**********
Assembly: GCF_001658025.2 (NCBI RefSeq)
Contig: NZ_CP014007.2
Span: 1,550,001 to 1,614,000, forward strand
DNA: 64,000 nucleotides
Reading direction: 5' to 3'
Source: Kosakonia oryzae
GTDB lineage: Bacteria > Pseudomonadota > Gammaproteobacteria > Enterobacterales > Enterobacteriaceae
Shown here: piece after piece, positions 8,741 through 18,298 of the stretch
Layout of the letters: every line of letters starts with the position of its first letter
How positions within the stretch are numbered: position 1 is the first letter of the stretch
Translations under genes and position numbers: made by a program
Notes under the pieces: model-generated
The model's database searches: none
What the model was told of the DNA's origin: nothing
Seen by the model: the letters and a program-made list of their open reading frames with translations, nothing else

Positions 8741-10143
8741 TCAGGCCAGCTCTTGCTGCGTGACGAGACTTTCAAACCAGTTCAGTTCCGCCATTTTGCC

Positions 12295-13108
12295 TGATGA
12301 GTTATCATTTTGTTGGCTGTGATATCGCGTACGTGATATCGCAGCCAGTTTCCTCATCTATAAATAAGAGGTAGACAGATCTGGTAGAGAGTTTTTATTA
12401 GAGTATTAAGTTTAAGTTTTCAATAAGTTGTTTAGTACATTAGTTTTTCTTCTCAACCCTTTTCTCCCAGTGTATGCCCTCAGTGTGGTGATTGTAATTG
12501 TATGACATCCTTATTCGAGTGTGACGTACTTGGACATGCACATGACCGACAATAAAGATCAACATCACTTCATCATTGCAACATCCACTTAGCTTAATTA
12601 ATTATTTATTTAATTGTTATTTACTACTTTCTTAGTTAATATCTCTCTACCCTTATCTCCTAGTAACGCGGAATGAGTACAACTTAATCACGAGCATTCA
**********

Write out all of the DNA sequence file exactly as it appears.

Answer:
Assembly: GCF_001658025.2 (NCBI RefSeq)
Contig: NZ_CP014007.2
Span: 1,550,001 to 1,614,000, forward strand
DNA: 64,000 nucleotides
Reading direction: 5' to 3'
Source: Kosakonia oryzae
GTDB lineage: Bacteria > Pseudomonadota > Gammaproteobacteria > Enterobacterales > Enterobacteriaceae
Shown here: piece after piece, positions 8,741 through 18,298 of the stretch
Layout of the letters: every line of letters starts with the position of its first letter
How positions within the stretch are numbered: position 1 is the first letter of the stretch
Translations under genes and position numbers: made by a program
Notes under the pieces: model-generated
The model's database searches: none
What the model was told of the DNA's origin: nothing
Seen by the model: the letters and a program-made list of their open reading frames with translations, nothing else

Positions 8741-10143
8741 TCAGGCCAGCTCTTGCTGCGTGACGAGACTTTCAAACCAGTTCAGTTCCGCCATTTTGCC

Positions 12295-13108
12295 TGATGA
12301 GTTATCATTTTGTTGGCTGTGATATCGCGTACGTGATATCGCAGCCAGTTTCCTCATCTATAAATAAGAGGTAGACAGATCTGGTAGAGAGTTTTTATTA
12401 GAGTATTAAGTTTAAGTTTTCAATAAGTTGTTTAGTACATTAGTTTTTCTTCTCAACCCTTTTCTCCCAGTGTATGCCCTCAGTGTGGTGATTGTAATTG
12501 TATGACATCCTTATTCGAGTGTGACGTACTTGGACATGCACATGACCGACAATAAAGATCAACATCACTTCATCATTGCAACATCCACTTAGCTTAATTA
12601 ATTATTTATTTAATTGTTATTTACTACTTTCTTAGTTAATATCTCTCTACCCTTATCTCCTAGTAACGCGGAATGAGTACAACTTAATCACGAGCATTCA